More than 300 gather here

August 01, 1993|By Patrick Gilbert | Patrick Gilbert,Staff Writer

Bill Norwood crawled into the corner of the Korean mud hut, tucked his head between his legs and waited for death.

He was surrendering for the second time. The first time came in the early hours of April 26, 1951, when his company was cut off by thousands of Chinese soldiers just north of Seoul. He fought off bands of Chinese infiltrators all night until his ammunition gave out. Then he gave himself up.

After several months as a prisoner, Mr. Norwood was wracked with dysentery and beriberi and weakened by malnutrition. His captors moved him into a large hut reserved for the dying. This time, he was ready to give up without a fight.

But he didn't. And last week, he was one of more than 300 ex-Korean War POWs from around the country who gathered at the Marriott Hunt Valley Inn for their annual reunion, which winds up today. The Association of Ex-POWs of the Korean War, with 2,000 members, has been meeting every year since 1976.

The reunions are planned around the week of July 27 -- the anniversary of the 1953 armistice that ended the Korean War. This year, they celebrated the 40th anniversary of the peace that freed them from captivity.

More than 5 million U.S. servicemen fought in the Korean War. More than 33,000 were killed and 103,000 were wounded. More than 7,000 were captured. Of those, fewer than 3,500 came home alive.

At this year's reunion, the survivors visited Arlington National Cemetery, played golf and traveled to Camden Yards for a baseball game.

But mostly they talked, sometimes in quiet one-on-one conversations, sometimes in groups of gray heads huddled in little knots.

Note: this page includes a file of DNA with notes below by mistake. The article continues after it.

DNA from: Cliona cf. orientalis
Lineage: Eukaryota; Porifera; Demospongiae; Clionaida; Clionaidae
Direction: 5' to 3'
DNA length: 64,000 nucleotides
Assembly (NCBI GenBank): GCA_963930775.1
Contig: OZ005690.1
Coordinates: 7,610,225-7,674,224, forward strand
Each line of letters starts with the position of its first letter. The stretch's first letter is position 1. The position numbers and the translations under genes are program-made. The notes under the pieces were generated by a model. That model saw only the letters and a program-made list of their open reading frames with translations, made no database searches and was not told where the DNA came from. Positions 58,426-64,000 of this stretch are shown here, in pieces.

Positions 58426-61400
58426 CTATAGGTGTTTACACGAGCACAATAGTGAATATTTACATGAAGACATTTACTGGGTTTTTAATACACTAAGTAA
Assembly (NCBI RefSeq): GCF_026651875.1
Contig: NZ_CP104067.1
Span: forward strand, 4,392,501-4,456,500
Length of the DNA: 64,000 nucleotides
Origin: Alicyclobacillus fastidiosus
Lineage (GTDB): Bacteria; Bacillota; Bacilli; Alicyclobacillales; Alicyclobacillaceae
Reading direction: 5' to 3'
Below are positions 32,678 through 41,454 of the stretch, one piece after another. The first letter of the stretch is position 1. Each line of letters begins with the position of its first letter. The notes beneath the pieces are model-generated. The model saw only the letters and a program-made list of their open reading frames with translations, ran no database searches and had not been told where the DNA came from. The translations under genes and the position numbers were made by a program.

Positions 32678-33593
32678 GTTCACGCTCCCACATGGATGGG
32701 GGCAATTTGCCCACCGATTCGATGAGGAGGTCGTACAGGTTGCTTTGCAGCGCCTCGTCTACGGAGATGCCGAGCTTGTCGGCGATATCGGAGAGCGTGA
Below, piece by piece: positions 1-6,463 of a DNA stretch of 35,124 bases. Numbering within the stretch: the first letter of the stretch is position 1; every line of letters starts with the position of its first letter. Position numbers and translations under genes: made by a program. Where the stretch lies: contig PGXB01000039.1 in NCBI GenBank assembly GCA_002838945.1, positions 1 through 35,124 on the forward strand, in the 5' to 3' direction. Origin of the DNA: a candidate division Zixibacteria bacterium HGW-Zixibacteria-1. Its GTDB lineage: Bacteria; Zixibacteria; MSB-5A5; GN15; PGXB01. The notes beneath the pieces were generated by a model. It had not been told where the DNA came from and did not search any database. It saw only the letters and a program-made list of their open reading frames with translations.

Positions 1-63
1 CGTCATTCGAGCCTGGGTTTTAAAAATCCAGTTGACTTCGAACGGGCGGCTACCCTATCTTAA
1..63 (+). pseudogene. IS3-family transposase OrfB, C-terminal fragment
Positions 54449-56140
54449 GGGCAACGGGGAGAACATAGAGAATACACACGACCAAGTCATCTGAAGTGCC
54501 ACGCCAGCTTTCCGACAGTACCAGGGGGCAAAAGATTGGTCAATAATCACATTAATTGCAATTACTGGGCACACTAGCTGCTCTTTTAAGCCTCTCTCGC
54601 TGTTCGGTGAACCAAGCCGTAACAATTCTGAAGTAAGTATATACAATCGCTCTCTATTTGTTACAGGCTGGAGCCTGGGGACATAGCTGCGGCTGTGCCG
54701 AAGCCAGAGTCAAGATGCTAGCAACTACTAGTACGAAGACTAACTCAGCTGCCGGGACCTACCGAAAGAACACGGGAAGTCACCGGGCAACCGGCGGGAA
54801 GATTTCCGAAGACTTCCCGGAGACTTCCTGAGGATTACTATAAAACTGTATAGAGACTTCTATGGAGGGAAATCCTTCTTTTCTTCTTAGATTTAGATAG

They shared the tears, the laughter, the trauma and the horror of their memories. They talked about Death Valley, Camp 5, Boot Hill, the Bridge of No Return and The Big Switch. And they remembered those who never returned.

Saved by the cook

Bill Norwood, a retired warehouse supervisor from Cleveland, Tenn., thought he would be one of those.

"After I had waited for death a couple of days, I heard a voice in this familiar Tennessee twang one morning telling me I was a quitter, that I would be helping the enemy if I died because it would just mean one more mouth they didn't have to feed," Mr. Norwood recalled.

Dave Dawson, a fellow Tennessean he had met on the long march to the POW camp, had learned of Mr. Norwood's move to the death hut. He delivered a tongue lashing and persuaded Mr. Norwood to keep fighting, this time for survival.

Mr. Dawson also was the camp cook. He brought Mr. Norwood charcoal from the cooking fires to eat to control his diarrhea.

Then he brought him small extra helpings of rice. Within a few weeks, Mr. Norwood left the death hut on his feet -- rather than on a makeshift litter carried by the burial detail.

The capture

The Chinese entered the Korean War in full force in November 1950. On the 8th Army front south of the Yalu River in N. Korea, an onslaught by hundreds of thousands of Chinese troops surprised the 2nd Infantry Division.

Bill Zollenhoffer is a retired Baltimore Gas and Electric Co. employee of the first block of North Curley St., Baltimore. He was a medic in Korea with the 82nd Anti-aircraft Battalion, 2nd Division. During the night of Nov. 30, 1950, Chinese troops overran the battery's little convoy on the road south of Kuniri.

The men scattered. Mr. Zollenhoffer and three others dove into a freshly dug Korean burial hole 300 feet from the road.

The attack was so sudden that wounded men still in trucks and ambulances were left behind.

"As I lay in the hole I could hear the Chinese going up and down the convoy vehicles firing their burp guns," Mr. Zollenhoffer said. "I could hear our wounded begging for mercy. I heard them scream as they died. After about a half-hour, the shooting stopped. So did the screaming."

Near dusk on Dec. 1, while he was still trying to make his way south to the new United Nations line, Mr. Zollenhoffer was captured by the Chinese. "They marched a group of us into this long ditch, which came up to our chest," he said. "The Chinese set up two machine guns pointing toward us. I thought about the screams and cries of mercy I had heard the night before."

For 45 minutes the prisoners stood in the ditch and stared at the machine guns. No one said a word. No one moved. Then an English-speaking Chinese officer appeared and ordered them out of the ditch.

"It seems strange now, but when I stood in that ditch thinking for sure I was going to die, I wasn't scared anymore," Mr. Zollenhoffer said. "Instead, I felt at peace. It was the most peaceful feeling I had in my 37 months in Korea."

The march

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